The operator is understood to be debating with advisers and its Spanish owner Telefonica about whether it could seek a float in the window between Easter and the summer break, the Telegraph reports. The decision is likely to depend on whether Ofcom agrees to make it more difficult for BT and Vodafone to dominate the sale of radio spectrum rights, according to informed sources.
O2 is lobbying for operators to be restricted from buying more than 35 per cent of the airwaves on offer in two frequency bands later this year. The regulator has so far proposed a 42 per cent cap in only one of the bands but is considering responses to a consultation.
City sources with knowledge of Telefonica’s deliberations said that tighter restrictions could lay the ground for a run at the stock market. The Spanish giant is exploring ways to cash in on O2 while maintaining control, as part of an effort to pay down heavy debts. It came close to triggering a float of O2 before Christmas, but backed out as market volatility increased.
Sources said that even if Ofcom does agree to some or all of O2’s demands on radio spectrum, there was no guarantee it will pursue a listing before summer.
A City source said: “If you get some good news there you can have an argument about whether you actually wait for the outcome of the auction later in the year or market an IPO right away with that wind at your back.”
It is understood the company has lined up independent non-executives for its board if it returns to the stock market. It was first listed as a spin out from BT in 2001, before Telefonica swooped for a takeover in 2005.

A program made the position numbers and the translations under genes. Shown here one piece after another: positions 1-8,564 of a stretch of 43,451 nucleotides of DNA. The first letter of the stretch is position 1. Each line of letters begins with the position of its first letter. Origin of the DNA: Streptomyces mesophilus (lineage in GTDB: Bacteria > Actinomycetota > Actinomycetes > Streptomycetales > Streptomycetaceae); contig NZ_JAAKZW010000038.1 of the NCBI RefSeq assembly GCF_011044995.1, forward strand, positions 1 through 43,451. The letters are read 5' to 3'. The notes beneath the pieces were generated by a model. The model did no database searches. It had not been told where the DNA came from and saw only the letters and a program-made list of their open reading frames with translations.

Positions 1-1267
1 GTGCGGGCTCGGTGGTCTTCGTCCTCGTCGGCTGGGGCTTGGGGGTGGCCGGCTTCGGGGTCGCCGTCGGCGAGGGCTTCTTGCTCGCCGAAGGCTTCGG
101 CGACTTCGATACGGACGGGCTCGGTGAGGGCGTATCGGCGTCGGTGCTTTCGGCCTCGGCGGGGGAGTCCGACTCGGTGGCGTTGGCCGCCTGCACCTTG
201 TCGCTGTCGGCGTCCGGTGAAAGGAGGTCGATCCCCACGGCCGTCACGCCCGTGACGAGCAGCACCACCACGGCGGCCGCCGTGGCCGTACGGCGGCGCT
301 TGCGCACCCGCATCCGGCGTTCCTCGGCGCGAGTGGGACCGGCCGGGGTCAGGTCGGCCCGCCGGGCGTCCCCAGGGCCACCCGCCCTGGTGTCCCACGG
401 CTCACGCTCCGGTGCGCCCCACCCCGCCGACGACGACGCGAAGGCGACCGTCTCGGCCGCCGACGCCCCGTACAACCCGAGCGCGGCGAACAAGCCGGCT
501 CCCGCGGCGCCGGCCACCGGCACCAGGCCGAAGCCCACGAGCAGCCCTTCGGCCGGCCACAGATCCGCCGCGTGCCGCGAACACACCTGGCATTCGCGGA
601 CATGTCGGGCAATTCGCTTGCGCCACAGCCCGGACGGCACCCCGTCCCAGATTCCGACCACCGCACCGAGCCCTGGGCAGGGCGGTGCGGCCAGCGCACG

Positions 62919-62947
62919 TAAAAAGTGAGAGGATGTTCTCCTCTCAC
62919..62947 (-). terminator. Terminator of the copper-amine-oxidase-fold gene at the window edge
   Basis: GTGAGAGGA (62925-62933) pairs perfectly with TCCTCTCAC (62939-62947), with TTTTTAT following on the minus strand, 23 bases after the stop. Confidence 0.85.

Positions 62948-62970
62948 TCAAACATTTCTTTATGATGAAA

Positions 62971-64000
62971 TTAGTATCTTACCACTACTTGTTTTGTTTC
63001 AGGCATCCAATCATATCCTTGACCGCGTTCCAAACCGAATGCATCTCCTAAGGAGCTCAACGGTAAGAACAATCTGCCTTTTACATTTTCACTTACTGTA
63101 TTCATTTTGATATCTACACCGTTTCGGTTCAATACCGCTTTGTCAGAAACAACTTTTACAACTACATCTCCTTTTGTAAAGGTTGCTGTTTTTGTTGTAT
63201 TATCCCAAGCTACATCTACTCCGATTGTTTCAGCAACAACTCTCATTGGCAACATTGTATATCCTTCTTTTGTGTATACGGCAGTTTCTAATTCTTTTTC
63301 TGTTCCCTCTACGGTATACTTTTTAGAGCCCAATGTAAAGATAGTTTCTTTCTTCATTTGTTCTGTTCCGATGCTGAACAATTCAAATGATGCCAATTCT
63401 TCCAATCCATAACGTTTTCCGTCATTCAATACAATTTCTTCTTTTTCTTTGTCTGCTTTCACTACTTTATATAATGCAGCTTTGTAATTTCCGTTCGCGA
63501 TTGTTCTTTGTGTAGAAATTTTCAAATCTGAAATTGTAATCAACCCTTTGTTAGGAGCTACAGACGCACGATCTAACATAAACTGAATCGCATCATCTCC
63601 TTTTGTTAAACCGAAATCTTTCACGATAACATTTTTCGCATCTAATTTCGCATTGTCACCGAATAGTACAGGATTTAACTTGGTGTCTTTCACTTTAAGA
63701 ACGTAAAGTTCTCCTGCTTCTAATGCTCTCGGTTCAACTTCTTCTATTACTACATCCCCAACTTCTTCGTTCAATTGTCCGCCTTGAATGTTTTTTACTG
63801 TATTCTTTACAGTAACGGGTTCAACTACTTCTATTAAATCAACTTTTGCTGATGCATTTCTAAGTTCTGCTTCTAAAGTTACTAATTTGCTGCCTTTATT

Ofcom is due to unveil its final proposals for the crucial radio spectrum auction next month. The regulator is seeking a way to curb BT and Vodafone’s dominance of the airwaves, which allows their networks more capacity and higher speeds, while avoiding a potential High Court challenge that could slow down the development of next generation 5G services.
O2 sought to underline continuing growth in its customer base as Telefonica announced its full-year results. Britain’s second-biggest mobile operator added 119,000 monthly contract customers in the fourth quarter to take its total to 25.5 million, up 1.8 per cent year-on-year.
Fourth quarter sales were up 2.4 per cent to £1.5bn as Britons’ rising demand for data continued to nudge bills up.
Mark Evans, O2’s chief executive, said the performance showed O2’s strategy of focusing on mobile service rather than bundling contracts with broadband or pay-TV was working.
He trimmed more than 300 off the company’s workforce of 6,500 in the fourth quarter to reduce costs as underlying operating profit for the year increased 4.1 per cent to £1.4bn.
Jerry Dellis, a telecoms analyst at Jefferies, said a slowdown in 4G customer growth suggested O2 needed to invest more in its network. Telefonica’s stretched finances have meant its UK arm has been thrifty in recent years relative to BT and Vodafone.
Mr Evans highlighted a bumper network investment in the last 12 months. Capital expenditure for the year hit £760m, an increase of nearly a fifth.
The operator also announced a 10-year extension to its sponsorship of the O2 concert venue in Greenwich, London. The former Millennium Dome is run by the US venue owner AEG.